I grew up in Manchester, New Hampshire, on the south side of town surrounded by many French-Canadian descendants for whom French was the language of the dinner table*. My mother is half-Quebecois, half-Yankee, but speaks no French at all, and neither did her mother (my own French was learned in a public school and is badly out of practice). Quebeckers, as we called them, just cuss funny
, as Tuesday's Washington Post points out. My father would laugh at each "crisse" that would come from the neighbors' mouths. My favorite was "il crisse de mateau", or "he Christ the hammer". (Two of my three French-Canadian neighbors had fathers in construction, so maybe that's why.) I guess that is less common that using parts of the Catholic church in cussing, something the church is trying to stop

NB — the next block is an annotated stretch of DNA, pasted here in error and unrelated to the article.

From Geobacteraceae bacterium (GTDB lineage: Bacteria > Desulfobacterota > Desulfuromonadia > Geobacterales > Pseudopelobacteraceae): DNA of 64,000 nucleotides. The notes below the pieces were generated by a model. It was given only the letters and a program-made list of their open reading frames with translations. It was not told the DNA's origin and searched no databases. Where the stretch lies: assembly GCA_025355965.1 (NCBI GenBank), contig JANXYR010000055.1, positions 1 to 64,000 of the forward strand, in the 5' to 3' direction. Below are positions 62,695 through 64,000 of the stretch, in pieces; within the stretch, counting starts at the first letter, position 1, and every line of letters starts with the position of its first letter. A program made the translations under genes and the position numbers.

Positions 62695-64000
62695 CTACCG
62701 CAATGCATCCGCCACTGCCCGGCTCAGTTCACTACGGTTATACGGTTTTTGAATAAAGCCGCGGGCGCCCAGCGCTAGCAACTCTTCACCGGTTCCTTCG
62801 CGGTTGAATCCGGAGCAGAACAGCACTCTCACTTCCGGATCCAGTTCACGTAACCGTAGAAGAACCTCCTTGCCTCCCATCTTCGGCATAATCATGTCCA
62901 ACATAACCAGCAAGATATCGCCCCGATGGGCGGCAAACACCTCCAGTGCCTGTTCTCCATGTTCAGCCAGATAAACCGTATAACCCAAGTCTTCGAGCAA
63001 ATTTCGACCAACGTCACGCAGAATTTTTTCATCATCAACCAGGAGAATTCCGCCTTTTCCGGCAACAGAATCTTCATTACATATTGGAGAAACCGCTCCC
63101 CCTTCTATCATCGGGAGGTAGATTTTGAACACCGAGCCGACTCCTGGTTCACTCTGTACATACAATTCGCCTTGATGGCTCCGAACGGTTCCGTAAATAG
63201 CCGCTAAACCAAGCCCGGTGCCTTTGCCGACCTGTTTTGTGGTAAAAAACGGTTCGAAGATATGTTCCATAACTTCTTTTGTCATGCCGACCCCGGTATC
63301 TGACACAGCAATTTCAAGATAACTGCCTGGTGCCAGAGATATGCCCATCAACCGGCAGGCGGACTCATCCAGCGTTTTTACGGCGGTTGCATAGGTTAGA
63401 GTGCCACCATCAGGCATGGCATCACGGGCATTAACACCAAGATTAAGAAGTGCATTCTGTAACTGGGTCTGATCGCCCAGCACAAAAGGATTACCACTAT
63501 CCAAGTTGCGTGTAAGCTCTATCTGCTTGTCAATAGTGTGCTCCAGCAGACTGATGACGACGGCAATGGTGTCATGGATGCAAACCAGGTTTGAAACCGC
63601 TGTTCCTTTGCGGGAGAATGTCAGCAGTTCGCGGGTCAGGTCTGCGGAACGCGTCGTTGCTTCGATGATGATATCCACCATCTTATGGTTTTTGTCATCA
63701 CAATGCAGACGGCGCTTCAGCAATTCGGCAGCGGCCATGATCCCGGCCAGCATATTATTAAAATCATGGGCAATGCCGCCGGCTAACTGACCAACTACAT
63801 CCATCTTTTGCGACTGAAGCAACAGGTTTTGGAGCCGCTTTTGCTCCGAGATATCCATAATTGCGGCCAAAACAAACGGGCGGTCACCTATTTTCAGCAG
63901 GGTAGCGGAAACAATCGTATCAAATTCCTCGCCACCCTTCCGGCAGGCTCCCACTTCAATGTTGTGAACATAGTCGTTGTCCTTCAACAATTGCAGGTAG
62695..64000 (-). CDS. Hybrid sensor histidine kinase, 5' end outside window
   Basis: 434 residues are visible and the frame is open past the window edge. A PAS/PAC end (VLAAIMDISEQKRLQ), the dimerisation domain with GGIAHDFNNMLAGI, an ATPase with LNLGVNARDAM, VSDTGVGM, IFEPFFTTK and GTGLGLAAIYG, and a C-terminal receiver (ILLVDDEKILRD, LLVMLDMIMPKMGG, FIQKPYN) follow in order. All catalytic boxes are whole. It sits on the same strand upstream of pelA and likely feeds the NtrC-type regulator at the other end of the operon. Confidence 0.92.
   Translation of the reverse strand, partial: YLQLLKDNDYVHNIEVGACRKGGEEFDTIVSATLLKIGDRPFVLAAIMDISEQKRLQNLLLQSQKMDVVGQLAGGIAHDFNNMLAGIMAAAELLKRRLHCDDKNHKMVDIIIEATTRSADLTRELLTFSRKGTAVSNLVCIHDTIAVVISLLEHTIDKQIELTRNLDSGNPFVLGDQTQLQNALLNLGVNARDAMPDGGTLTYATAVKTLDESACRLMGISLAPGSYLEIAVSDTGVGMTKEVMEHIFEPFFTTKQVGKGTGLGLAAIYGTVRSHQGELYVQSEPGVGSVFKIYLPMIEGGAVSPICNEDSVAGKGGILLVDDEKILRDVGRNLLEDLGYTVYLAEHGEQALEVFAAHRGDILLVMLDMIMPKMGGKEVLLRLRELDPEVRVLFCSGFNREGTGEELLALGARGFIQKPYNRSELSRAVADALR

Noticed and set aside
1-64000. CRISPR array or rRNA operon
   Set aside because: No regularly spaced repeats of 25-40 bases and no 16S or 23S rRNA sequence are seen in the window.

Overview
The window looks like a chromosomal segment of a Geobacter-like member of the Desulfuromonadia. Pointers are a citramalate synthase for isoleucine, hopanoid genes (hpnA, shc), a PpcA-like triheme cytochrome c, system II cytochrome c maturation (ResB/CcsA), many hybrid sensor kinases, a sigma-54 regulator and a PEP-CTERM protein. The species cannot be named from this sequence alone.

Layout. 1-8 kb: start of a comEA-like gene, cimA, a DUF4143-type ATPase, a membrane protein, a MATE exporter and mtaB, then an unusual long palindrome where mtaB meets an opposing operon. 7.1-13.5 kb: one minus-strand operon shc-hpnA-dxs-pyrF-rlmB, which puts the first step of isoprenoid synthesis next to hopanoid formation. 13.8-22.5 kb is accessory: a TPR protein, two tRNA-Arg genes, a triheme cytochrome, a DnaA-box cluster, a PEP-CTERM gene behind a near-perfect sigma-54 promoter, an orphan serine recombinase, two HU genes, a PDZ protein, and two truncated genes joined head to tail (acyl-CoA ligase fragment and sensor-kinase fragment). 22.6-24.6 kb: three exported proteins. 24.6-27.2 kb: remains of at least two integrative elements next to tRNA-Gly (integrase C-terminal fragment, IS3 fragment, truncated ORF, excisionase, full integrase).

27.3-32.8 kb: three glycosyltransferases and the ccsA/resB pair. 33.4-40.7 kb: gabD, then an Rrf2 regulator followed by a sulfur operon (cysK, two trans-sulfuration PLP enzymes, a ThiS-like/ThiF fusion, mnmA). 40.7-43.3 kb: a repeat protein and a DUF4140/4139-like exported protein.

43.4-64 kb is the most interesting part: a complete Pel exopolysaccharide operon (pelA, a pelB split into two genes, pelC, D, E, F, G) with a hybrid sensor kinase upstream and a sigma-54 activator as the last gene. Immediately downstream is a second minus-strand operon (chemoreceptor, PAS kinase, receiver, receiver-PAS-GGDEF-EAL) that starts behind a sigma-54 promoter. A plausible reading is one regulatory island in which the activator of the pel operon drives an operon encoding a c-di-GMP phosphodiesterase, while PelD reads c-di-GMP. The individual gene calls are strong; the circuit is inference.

. Having drunk many times at the Cercle National Club -- closest club to my alma mater -- I think it safe to say that cure won't take in Manchester.
So, much like people say "arrrrgh" to talk like a pirate, you can just say "crisse" and talk like a Quebecker.
h/t: Craig Newmark
. Yeah, Craig, I did
know this already.*--The west side of the city was always known as Little Canada, so when I came to Minnesota and found there was a suburb with that name I thought I had found home. But of course Little Canada is related to Anglophone Canada, not Francophone.